The Platform of European Memory and Conscience strongly supports the nomination of Gdańsk Shipyard as the birthplace of “Solidarity” and a symbol of the Fall of the Iron Curtain in Europe (Poland) for the UNESCO World Heritage List. We also express our deepest concern regarding the emerging reinterpretation of the role of the “Solidarity” movement and Gdańsk Shipyard in world history.
The fall of the Communist totalitarian regime was no doubt one of the most important events in 20th century history. It not only ended the Cold War but also granted freedom and democracy to tens of millions of people. As such, it brought fulfilment of the UN’s goals, as the United Nations was established to maintain international peace and security, develop friendly relations among nations, achieve international cooperation, and be a centre for harmonising the actions of nations.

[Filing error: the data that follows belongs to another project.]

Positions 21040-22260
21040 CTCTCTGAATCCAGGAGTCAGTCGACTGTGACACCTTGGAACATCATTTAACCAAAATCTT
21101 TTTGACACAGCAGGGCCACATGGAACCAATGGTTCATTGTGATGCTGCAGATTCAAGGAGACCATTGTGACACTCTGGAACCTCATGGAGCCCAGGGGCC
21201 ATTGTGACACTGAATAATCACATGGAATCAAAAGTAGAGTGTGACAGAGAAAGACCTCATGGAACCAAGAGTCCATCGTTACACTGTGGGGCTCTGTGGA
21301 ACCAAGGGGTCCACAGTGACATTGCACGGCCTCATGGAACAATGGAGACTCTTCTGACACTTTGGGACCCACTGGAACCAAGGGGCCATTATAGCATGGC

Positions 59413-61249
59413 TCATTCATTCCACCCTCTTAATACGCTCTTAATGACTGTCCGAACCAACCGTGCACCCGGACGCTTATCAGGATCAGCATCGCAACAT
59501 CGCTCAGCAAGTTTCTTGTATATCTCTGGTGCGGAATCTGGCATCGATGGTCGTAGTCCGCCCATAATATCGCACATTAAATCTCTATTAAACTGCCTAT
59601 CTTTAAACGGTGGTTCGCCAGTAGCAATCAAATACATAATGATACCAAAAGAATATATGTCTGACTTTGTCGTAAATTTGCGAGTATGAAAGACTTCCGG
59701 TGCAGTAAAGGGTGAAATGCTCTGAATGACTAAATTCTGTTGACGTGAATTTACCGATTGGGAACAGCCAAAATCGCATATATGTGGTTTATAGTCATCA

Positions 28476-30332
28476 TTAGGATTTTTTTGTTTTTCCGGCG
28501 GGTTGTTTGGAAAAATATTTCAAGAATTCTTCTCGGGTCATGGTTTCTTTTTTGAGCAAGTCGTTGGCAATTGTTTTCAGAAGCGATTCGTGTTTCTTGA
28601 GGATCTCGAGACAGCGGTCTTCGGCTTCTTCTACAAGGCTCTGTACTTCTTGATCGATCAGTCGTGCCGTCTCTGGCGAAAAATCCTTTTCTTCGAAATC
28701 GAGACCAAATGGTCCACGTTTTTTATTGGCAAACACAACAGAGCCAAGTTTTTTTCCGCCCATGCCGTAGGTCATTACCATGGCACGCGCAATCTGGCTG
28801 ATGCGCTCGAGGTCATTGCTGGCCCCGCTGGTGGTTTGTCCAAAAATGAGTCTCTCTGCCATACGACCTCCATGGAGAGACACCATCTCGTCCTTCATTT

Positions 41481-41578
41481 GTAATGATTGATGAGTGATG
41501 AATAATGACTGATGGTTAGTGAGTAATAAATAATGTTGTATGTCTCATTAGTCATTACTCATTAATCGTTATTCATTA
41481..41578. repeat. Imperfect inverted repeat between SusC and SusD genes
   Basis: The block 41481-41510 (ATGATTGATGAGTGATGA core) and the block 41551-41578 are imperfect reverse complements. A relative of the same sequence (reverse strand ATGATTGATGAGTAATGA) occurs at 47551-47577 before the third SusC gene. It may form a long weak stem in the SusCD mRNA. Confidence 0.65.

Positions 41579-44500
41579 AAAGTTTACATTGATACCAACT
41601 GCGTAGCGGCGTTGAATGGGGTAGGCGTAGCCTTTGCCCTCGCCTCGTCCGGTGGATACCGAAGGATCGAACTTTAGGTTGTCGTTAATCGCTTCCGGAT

Therefore, we perceive as deeply disturbing the opinion presented by the International Council on Monuments and Sites (ICOMOS) in its Interim Report, that it might be divisive, could cause conflicts of memories or raise questions in other East-Central European countries. We also strongly condemn the argument that universality of the nomination’s message is limited, because countries where Communism is a reference ideology, still exist. Referring to totalitarian ideology, which had tens of millions of victims, by no means could be accepted as an argument against recognition of the peaceful, citizen’s movement of “Solidarity” and its worldwide significance in the process of dismantling the oppressive system in East-Central Europe.
As an organisation that brings together 68 remembrance institutions from 23 countries we call on UNESCO to include the Gdańsk Shipyard on the World Heritage List as a strong symbol of anti-totalitarian and human rights movement not only in Poland, but in the whole of Europe.
In Prague, 8 December 2021